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We are letting our hair down and kicking up our heels. It’s that time of year, right?

It’s a time of celebration, having a bit too much kai and celebratory wines and enjoying prezzies. It’s a time to connect more with friends and whānau. I also love the summertime and abundance of summer fruits — it’s easy this time of year to follow the 5-a-day rule (ie five bits of veg and fruit daily). And who doesn’t love the fancy-free-kind-of feeling during December.

As 2018 draws to a close, it’s a reminder to reflect and celebrate on all your highs and epic achievements. Acknowledge those magic moments you’ve had. Feel incredible gratitude for these times.

This is mindfulness in action — celebrating the journey and enjoying the “now”. Learning to live in the moment is a gateway to feeling more happiness. This is something I share with clients on the Mindful Moments retreats that I lead.

Of course, there will also be some moments that were hard, real and raw for you too this year. Acknowledge those times as well.

We can learn, grow and strengthen from these tough times too. These times are part of the rich fabric of who we are. We all go through tough times — you are not alone.

Rachel is celebrating gratitude this Christmas. Photo / Supplied
Rachel is celebrating gratitude this Christmas. Photo / Supplied

For me, I’ve had some great moments. Among them high up on the list is seeing my kids, and wellness business, grow and thrive. For these things, I’m so grateful.

As for the tough times, a very loved family member was injured in an horrific, head-on car crash. Thank God they survived. I was also brought to my knees too when I lost a dear friend to suicide. The grief, anxiety and tears ripped my heart apart.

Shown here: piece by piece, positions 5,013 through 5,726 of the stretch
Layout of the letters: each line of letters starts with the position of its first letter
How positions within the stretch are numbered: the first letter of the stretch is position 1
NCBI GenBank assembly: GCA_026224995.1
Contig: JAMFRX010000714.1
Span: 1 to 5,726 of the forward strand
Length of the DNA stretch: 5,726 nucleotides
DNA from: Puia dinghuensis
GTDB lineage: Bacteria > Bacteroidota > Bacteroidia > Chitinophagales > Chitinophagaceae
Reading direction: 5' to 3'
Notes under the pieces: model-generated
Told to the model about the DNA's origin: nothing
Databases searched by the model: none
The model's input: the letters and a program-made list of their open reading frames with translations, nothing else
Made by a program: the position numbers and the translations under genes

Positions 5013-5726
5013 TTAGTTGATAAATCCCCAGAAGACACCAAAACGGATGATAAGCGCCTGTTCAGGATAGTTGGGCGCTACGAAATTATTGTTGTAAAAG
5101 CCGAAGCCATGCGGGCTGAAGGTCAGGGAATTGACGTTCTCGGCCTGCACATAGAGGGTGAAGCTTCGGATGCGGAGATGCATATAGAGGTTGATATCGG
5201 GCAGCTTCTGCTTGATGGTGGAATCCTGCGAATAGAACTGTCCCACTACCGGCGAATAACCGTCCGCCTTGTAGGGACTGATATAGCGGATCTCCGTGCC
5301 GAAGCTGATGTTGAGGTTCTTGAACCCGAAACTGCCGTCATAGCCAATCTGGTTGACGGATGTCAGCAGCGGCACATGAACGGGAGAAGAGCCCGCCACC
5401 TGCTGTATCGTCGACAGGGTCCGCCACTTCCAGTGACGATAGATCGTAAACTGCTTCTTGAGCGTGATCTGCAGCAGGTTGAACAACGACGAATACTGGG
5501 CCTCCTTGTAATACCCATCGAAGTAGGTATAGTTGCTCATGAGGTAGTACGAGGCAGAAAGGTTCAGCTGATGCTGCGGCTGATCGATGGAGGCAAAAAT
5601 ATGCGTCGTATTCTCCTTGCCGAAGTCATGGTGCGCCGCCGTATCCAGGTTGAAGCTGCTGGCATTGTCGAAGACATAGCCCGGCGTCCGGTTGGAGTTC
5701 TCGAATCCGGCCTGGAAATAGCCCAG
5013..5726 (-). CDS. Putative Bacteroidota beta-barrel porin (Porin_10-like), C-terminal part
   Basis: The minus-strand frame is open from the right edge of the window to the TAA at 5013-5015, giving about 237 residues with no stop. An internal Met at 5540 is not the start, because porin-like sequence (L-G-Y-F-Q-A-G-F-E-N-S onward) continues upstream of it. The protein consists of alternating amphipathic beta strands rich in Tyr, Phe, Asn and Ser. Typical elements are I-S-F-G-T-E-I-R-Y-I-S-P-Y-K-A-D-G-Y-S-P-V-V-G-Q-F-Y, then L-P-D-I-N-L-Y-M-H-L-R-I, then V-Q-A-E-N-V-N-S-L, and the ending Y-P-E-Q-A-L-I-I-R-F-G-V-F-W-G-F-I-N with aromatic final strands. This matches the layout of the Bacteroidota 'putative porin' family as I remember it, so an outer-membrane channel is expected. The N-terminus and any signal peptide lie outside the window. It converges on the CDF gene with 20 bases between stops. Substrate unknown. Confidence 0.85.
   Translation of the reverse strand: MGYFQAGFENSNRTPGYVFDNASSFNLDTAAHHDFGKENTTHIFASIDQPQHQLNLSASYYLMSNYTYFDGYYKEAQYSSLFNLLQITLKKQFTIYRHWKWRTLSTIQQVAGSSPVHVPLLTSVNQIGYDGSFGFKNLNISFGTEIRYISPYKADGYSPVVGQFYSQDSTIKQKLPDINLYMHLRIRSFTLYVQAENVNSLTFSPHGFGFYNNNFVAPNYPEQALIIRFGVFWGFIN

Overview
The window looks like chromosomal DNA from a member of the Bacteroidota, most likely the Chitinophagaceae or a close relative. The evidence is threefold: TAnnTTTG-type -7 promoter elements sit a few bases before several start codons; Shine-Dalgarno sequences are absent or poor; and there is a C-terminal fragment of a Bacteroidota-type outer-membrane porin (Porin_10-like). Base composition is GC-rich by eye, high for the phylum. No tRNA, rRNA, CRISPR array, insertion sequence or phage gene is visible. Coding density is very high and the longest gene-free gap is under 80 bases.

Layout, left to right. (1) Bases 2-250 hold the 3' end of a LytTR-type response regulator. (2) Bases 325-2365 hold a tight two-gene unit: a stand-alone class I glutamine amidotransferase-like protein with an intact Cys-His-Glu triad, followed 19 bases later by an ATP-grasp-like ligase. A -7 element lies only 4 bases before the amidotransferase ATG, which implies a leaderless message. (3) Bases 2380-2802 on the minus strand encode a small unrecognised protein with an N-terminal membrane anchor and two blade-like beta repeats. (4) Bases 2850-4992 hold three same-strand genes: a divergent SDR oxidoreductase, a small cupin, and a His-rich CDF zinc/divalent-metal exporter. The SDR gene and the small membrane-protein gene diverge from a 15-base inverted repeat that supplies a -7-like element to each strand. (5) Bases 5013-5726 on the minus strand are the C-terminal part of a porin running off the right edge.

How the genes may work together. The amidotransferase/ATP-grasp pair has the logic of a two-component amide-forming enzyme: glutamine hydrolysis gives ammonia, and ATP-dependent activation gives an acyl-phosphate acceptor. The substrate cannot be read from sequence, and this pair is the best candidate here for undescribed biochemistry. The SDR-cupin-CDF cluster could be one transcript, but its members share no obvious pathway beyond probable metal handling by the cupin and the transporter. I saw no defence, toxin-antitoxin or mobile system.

As Christmas draws near, I’m focusing on more genuine presence with the people I love, not presents. People are just so precious …

Three ways to have more presence
1. Listen. Truly listen to the words people say. Really get where they are at.
2. Be curious and ask questions. Sometimes it’s what people don’t say that can reveal more than they feel ready to say.
3. Look at the person when you speak with them and watch for their non-verbal cues. Sometimes people can go on auto-pilot with what they say. While, their body language can give further clues.

• Rachel is an award-winning writer, yoga and mindfulness teacher, coach, and she co-leads the Mindful Moments retreats at Rotorua’s Polynesian Spa. You can find her blog on the website Follow Rachel via Facebook (InspiredHealthNZ) and Instagram (inspiredhealthandfitness)


If you are worried about your or someone else’s mental health, the best place to get help is your GP or local mental health provider. However, if you or someone else is in danger or endangering others, call police immediately on 111.


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Article originally published in The New Zealand Herald